Jul 28, 2008

Transcript of Interview with Leon Byner on 5AA

Transcript of Interview with Leon Byner on 5AA

The Hon Anthony Albanese MP

Minister for Infrastructure, Transport

Regional Development and Local Government

Leader of the House

Subject: Truckie strike

July 28 2008

LEON BYNER: Well, we’ve got a trucking dispute on, and the two issues seem to be, one, that they’re saying the price of fuel’s too high, we’re not getting a fair go, we don’t like the new log book system, it’s too intrusive, it’s going to make our job impossible, we’re being harassed by the police and our costs of registration and insurance are through the roof and we just can’t afford it. And the other issue, which I raised with Anthony Albanese recently was, that there is plenty of evidence to show that companies are charging customers a fuel levy which they are not passing on.

So let’s talk and thank the federal minister for being available to us at relatively short notice, Anthony Albanese.

Anthony, thanks for joining us today.

ANTHONY ALBANESE: G’day Leon, good to be with you.

LEON BYNER: Now what is your observation of this trucking dispute, which includes a proportion of those who work in the industry and not others. What is your understanding of why this is happening?

ANTHONY ALBANESE: Well, let’s be clear about who it includes and doesn’t. It doesn’t include the mainstream of the industry, the Australian Trucking Association, the industry group, or the Transport Workers Union. And it includes – there’s actually at least two or three groups involved on the fringes who are putting forward a series of demands. It differs from time to time, depending upon which group you speak to, what those demands are. But they run from attacks on the leadership of the industry and the union and demand for them to be removed, to the removal of all fatigue laws, to the removal of all fines that have been given against truck drivers, to the removal of all fuel levies.

There’s a range of these demands. It’s pretty unclear what actually today’s activity is meant to be achieved, and it’s unclear how many people will actually participate. Because one of my concerns has been the threat that has been contained in emails that have been distributed to truck drivers, and those emails have indicated that, essentially, truck drivers and their families won’t be safe if they’re not – if they don’t participate in this action.

LEON BYNER: What is your reaction to that?

ANTHONY ALBANESE: Oh look, I’m very concerned, as is the Transport Workers Union and the industry itself to those sorts of threats. Don’t really advance anyone’s cause.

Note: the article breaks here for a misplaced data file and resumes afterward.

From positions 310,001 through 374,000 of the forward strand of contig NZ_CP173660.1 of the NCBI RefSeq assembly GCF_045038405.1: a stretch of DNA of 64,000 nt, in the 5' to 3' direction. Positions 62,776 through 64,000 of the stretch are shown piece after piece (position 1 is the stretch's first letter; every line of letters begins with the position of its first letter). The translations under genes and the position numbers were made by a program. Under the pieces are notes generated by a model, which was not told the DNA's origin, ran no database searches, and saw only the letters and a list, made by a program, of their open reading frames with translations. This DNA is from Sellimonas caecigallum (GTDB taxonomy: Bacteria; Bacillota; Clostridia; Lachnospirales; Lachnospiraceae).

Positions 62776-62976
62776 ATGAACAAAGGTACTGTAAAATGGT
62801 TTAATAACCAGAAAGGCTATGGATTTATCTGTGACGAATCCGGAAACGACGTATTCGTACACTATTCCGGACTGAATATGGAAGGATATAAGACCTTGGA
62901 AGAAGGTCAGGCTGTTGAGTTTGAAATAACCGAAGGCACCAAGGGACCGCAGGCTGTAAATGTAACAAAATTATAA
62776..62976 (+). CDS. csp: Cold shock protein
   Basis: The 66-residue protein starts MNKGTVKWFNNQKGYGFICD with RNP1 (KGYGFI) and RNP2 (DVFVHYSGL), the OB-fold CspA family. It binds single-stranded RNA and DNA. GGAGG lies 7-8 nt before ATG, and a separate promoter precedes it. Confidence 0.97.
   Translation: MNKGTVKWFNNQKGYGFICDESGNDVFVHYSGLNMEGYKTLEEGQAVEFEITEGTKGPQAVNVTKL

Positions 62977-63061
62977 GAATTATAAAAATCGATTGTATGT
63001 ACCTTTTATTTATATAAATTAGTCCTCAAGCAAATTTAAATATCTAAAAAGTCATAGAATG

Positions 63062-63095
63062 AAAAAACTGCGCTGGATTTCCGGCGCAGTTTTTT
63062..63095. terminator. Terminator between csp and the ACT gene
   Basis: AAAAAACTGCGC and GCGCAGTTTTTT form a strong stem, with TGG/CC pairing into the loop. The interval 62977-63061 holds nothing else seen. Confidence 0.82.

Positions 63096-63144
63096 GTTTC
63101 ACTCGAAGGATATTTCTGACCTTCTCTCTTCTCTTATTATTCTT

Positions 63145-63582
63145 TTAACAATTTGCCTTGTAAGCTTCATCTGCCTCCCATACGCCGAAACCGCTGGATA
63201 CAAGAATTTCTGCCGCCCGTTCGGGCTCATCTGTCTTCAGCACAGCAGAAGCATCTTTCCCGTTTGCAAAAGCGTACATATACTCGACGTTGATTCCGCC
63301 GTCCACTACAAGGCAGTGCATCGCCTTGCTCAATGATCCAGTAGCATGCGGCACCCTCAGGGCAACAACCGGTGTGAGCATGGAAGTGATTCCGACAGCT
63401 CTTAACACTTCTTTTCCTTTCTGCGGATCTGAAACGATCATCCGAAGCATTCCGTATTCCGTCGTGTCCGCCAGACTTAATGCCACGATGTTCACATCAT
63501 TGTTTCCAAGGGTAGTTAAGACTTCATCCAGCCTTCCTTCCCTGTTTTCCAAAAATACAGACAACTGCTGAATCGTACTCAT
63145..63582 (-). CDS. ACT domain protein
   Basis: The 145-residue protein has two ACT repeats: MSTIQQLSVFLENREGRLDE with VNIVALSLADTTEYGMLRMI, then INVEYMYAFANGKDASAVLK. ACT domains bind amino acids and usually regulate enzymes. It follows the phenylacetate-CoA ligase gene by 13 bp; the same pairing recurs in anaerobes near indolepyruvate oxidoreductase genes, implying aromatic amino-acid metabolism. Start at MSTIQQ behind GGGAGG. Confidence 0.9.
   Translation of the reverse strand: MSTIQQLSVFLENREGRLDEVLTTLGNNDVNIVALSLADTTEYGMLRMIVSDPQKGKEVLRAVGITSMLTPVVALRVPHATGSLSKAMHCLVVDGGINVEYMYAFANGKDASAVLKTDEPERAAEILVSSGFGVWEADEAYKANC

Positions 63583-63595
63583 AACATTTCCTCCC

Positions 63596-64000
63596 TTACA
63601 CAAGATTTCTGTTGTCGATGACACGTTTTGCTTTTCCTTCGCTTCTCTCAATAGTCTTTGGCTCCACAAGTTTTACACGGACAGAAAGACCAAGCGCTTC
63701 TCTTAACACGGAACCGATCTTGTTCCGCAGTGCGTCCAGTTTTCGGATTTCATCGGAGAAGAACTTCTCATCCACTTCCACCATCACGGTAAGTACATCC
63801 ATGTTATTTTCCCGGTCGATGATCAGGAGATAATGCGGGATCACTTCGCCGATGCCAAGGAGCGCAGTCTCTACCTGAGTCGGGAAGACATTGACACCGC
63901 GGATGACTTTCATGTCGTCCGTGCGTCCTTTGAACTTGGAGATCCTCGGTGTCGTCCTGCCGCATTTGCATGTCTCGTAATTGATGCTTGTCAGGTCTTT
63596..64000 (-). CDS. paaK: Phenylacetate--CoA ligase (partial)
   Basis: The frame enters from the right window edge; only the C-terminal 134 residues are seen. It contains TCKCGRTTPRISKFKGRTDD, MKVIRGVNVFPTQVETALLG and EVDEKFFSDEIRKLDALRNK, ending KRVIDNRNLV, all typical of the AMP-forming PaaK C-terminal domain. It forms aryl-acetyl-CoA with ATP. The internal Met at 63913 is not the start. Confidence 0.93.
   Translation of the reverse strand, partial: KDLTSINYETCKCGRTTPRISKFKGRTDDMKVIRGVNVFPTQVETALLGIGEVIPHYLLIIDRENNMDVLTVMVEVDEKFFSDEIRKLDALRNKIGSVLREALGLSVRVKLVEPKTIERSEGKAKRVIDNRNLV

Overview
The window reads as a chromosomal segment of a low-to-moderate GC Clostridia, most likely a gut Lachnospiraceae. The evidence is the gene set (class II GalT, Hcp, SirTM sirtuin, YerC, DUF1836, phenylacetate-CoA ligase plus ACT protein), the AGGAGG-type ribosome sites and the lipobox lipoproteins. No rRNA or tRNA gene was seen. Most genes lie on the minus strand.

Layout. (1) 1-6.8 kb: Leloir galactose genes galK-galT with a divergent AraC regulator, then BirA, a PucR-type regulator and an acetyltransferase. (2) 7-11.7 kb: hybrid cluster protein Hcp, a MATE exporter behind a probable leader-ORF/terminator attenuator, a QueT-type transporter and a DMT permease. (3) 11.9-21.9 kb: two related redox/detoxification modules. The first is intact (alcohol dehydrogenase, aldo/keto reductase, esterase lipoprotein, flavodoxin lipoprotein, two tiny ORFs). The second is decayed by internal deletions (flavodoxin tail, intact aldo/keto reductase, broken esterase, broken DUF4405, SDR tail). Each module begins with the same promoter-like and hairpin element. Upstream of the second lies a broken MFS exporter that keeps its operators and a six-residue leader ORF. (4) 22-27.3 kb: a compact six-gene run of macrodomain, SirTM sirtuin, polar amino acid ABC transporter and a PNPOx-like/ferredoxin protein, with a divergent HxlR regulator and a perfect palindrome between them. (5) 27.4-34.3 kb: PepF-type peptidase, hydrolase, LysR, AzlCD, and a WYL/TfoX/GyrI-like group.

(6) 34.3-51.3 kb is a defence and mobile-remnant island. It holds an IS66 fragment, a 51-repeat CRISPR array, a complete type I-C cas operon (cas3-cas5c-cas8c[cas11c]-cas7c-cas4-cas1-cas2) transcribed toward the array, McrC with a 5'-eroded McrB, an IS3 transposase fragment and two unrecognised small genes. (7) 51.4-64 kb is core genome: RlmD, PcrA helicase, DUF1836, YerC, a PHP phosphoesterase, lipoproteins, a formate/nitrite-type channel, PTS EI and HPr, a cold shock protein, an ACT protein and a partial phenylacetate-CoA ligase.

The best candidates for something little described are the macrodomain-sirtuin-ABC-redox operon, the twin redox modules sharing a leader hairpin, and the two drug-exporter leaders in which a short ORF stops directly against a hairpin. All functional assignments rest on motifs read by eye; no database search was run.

There’s no doubt that truckies are under financial pressure. The Federal Government has met with their organisations. Just on Friday, we announced an inquiry into safe rates to look at the relationship between the ways that payments are made and whether there’s a relationship between unsafe work practices, and that inquiry has been welcomed by the industry and, indeed, by the union involved.

It will be headed by Professor Michael Quinlan of the University of New South Wales, and Lance Wright, who’s a former president of the Industrial Relations Commission. That was agreed by the Commonwealth and all state and territory transport ministers at the meeting that we held just last Friday.

LEON BYNER: What is your attitude to the reality that we keep hearing that companies are charging – and this affects also couriers as well. They’re charging their customers a fuel levy but not passing it on to the people who buy the fuel.

ANTHONY ALBANESE: Look, that is certainly of concern to me. It was raised the last time I was on your program, and I immediately got into contact with Graeme Samuel, the head of the consumer watchdog, the Australian Competition and Consumer Commission, and spoke to Mr Samuel about this very issue.

Then – you were on leave when I got in contact with your program.


ANTHONY ALBANESE: I’ve been waiting for you to come back, but Graeme Samuel, certainly, is pleased to appear on your program, and he wants to hear directly from truck drivers if there’s any evidence of…


ANTHONY ALBANESE: … this occurring and he will take action.

LEON BYNER: And courier drivers as well.


LEON BYNER: The problem is, see, if you complain about something like this, and you are a subbie, it is very easy for the parent company who employs you and doesn’t pass on that levy…


LEON BYNER: … to say, oh bugger you, well, we won’t give you any jobs.

ANTHONY ALBANESE: Oh look, Leon, I understand the difficulty that’s there, but Mr Samuel’s indicated that he’s happy to respect confidentiality in these matters. Of course, it does make it more difficult if you don’t have people who are prepared to engage in direct evidence of…


ANTHONY ALBANESE: … this activity…